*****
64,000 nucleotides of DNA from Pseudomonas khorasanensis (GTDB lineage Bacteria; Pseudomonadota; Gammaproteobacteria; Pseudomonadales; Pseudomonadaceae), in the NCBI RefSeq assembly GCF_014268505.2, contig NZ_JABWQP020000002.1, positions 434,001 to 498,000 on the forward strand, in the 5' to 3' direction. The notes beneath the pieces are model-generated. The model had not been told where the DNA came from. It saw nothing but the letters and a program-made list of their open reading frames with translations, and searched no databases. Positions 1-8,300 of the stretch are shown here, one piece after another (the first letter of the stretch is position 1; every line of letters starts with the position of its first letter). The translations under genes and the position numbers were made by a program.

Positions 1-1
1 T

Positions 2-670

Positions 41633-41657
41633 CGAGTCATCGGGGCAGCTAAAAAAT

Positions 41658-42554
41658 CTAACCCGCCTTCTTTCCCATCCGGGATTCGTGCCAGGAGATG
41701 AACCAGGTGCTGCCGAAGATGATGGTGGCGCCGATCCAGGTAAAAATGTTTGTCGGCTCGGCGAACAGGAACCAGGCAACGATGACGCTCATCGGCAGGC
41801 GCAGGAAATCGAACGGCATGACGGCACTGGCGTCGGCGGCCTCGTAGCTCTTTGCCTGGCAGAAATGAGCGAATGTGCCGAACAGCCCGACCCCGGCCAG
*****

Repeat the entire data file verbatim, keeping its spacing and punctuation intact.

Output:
64,000 nucleotides of DNA from Pseudomonas khorasanensis (GTDB lineage Bacteria; Pseudomonadota; Gammaproteobacteria; Pseudomonadales; Pseudomonadaceae), in the NCBI RefSeq assembly GCF_014268505.2, contig NZ_JABWQP020000002.1, positions 434,001 to 498,000 on the forward strand, in the 5' to 3' direction. The notes beneath the pieces are model-generated. The model had not been told where the DNA came from. It saw nothing but the letters and a program-made list of their open reading frames with translations, and searched no databases. Positions 1-8,300 of the stretch are shown here, one piece after another (the first letter of the stretch is position 1; every line of letters starts with the position of its first letter). The translations under genes and the position numbers were made by a program.

Positions 1-1
1 T

Positions 2-670

Positions 41633-41657
41633 CGAGTCATCGGGGCAGCTAAAAAAT

Positions 41658-42554
41658 CTAACCCGCCTTCTTTCCCATCCGGGATTCGTGCCAGGAGATG
41701 AACCAGGTGCTGCCGAAGATGATGGTGGCGCCGATCCAGGTAAAAATGTTTGTCGGCTCGGCGAACAGGAACCAGGCAACGATGACGCTCATCGGCAGGC
41801 GCAGGAAATCGAACGGCATGACGGCACTGGCGTCGGCGGCCTCGTAGCTCTTTGCCTGGCAGAAATGAGCGAATGTGCCGAACAGCCCGACCCCGGCCAG